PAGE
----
START A PETITION 27,000,000 members: the world's largest community for good
START A PETITION
x
 
 
This thread is archived. To reply to it you must re-activate it.
Richmond, VA - Wildlife in Peril August 20, 2005 9:10 AM

 
Wildlife in peril
Report identifies 925 species in need of conservation action

BY REX SPRINGSTON
TIMES-DISPATCH STAFF WRITER
Aug 17, 2005

PROTHONOTARY WARBLER
PROTHONOTARY WARBLER
RELATED

Listen to David Whitehurst, Game and Inland Fisheries

List of imperiled animals

Online report

If you no longer spot box turtles near your house or hear the whippoorwill outside your window, join the crowd.

More than 900 species of animals in Virginia are dropping in numbers or are otherwise imperiled, according to a draft report from the state's wildlife agency.

The animals range from ones long known to be in trouble, including the peregrine falcon and loggerhead sea turtle, to others that are considered common but declining, such as the whippoorwill, eastern box turtle and northern bobwhite quail.

"There are lots of species showing declines. That tells us something is wrong," said David Whitehurst, director of wildlife diversity for the state Department of Game and Inland Fisheries.

If you no longer spot box turtles near your house or hear the whippoorwill outside your window, join the crowd.

More than 900 species of animals in Virginia are dropping in numbers or are otherwise imperiled, according to a draft report from the state's wildlife agency.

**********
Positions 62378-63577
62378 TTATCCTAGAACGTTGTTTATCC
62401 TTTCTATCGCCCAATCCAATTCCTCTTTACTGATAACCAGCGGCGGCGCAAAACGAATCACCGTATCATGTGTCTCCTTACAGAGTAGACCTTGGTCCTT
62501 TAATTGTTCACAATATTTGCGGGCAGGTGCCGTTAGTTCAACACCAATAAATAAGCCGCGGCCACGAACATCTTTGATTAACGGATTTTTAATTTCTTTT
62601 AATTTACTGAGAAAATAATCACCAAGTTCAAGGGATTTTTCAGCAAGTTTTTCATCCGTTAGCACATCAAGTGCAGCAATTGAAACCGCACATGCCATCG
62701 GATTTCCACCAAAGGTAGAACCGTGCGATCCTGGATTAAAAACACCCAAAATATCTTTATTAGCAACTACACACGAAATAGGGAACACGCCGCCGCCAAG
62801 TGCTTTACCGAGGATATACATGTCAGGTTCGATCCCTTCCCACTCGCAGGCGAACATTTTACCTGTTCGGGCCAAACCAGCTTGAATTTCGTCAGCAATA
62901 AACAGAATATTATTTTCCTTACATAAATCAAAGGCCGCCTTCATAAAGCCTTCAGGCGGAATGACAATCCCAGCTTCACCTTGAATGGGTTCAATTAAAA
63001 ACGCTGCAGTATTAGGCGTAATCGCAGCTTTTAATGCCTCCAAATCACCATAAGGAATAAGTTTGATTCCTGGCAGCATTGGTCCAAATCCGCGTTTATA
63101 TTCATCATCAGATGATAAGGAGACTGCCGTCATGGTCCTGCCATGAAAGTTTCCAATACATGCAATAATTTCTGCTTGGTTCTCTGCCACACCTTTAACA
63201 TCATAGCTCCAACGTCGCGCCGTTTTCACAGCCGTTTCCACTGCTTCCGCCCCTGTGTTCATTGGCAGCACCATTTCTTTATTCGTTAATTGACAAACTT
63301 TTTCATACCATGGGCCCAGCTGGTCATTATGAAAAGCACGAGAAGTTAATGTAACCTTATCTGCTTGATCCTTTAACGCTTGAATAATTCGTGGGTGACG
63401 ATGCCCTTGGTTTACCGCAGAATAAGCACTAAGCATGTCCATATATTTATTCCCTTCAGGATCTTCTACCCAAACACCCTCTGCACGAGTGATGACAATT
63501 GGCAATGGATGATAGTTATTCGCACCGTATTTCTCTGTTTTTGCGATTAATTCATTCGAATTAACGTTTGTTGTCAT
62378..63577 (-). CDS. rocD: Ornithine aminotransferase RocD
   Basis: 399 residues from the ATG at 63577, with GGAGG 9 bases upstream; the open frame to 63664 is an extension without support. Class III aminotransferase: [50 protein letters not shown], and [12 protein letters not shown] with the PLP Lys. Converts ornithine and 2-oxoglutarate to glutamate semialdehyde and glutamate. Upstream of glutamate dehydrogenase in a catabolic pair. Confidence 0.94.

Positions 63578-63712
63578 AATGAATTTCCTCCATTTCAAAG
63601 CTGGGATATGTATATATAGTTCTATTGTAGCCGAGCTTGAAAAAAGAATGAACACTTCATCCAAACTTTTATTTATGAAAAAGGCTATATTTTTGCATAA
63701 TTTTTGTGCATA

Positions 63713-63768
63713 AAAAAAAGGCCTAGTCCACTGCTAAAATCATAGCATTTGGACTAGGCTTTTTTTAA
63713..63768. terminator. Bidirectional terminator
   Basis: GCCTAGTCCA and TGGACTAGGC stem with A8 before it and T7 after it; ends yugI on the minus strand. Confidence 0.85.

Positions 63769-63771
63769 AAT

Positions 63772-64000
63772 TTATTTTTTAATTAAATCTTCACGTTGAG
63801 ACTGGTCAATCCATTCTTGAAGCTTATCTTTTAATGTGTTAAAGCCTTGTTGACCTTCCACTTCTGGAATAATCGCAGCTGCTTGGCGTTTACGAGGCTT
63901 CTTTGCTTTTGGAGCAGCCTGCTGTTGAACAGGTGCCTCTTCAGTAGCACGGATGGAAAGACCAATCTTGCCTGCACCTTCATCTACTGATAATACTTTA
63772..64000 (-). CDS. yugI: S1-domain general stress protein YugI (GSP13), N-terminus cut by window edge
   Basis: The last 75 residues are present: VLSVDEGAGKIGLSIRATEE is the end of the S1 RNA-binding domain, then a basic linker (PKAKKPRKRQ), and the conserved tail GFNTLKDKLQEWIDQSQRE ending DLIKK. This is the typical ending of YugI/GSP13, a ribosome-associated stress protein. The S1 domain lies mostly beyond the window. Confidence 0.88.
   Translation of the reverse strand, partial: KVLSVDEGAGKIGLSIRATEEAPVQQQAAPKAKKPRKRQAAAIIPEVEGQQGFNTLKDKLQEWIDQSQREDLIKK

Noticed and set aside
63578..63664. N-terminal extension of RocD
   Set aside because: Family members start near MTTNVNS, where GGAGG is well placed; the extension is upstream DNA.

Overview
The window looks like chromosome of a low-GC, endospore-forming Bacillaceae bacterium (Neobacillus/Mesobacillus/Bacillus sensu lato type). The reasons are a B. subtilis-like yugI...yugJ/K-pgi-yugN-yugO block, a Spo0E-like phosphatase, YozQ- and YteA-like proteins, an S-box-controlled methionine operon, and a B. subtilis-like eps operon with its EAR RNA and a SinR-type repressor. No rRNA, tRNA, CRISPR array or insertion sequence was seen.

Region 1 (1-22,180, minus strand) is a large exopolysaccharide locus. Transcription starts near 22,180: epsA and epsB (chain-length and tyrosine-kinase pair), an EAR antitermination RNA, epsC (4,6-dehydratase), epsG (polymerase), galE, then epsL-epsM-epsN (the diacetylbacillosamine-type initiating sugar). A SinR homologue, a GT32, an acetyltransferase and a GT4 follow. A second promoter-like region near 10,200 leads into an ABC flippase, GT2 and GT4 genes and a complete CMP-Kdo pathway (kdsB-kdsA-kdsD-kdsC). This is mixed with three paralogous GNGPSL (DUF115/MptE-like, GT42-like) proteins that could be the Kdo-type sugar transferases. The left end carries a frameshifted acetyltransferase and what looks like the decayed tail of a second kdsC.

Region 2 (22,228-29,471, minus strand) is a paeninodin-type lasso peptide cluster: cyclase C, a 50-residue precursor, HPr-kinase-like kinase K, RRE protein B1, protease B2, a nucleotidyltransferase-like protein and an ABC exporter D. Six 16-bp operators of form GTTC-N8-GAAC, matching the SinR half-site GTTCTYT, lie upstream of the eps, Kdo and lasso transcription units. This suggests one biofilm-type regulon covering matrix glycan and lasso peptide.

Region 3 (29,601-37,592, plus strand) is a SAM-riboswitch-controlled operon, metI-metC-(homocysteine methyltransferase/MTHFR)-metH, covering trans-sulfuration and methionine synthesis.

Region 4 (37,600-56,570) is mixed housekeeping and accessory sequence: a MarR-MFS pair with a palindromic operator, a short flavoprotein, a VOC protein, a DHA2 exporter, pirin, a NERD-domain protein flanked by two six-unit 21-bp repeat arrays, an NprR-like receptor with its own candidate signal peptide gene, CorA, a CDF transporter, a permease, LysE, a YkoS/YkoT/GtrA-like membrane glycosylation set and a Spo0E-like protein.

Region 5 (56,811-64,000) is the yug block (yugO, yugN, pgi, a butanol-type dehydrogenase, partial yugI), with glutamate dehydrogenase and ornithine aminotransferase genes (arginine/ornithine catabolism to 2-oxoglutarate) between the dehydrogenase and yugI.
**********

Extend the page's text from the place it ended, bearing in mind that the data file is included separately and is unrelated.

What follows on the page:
The animals range from ones long known to be in trouble, including the peregrine falcon and loggerhead sea turtle, to others that are considered common but declining, such as the whippoorwill, eastern box turtle and northern bobwhite quail.

"There are lots of species showing declines. That tells us something is wrong," said David Whitehurst, director of wildlife diversity for the state Department of Game and Inland Fisheries.

The first-of-its-kind report lists 925 species that are declining in numbers, are already at dangerously low numbers or facing other threats.

The reasons for the declines, the report said, include habitat destruction; fragmentation of habitats, as when new roads make less land available for deep-forest animals; and water pollution that hurts fish and other aquatic animals.

Many of the animals already reside on federal and state lists of endangered or threatened species. They include the loggerhead sea turtle, which is imperiled by coastal development that destroys its nest sites, among other threats, and the piping plover, a stocky little bird that also nests along the coast, where its eggs fall prey to vehicles and animals.

One of the more fascinating aspects of the report, however, is the listing of still-common animals that are in trouble.

The box turtle, for example, is a harmless, brown-and-yellow reptile well-known to rural boys and girls. But development is taking its forests, and cars crush them on roads. Many are also captured for the overseas pet trade.

The whippoorwill, which calls its name repeatedly on spring nights in the country, nests on the ground and dies out when development takes over once-rural lands.

"They are not around here anymore; you rarely hear one," said John Coe, a Chesterfield County naturalist who helped provide bird expertise for the report.

The "bob, bob-WHITE" call of the bobwhite quail is also heard less and less because of the destruction of fields that it inhabits, among other problems.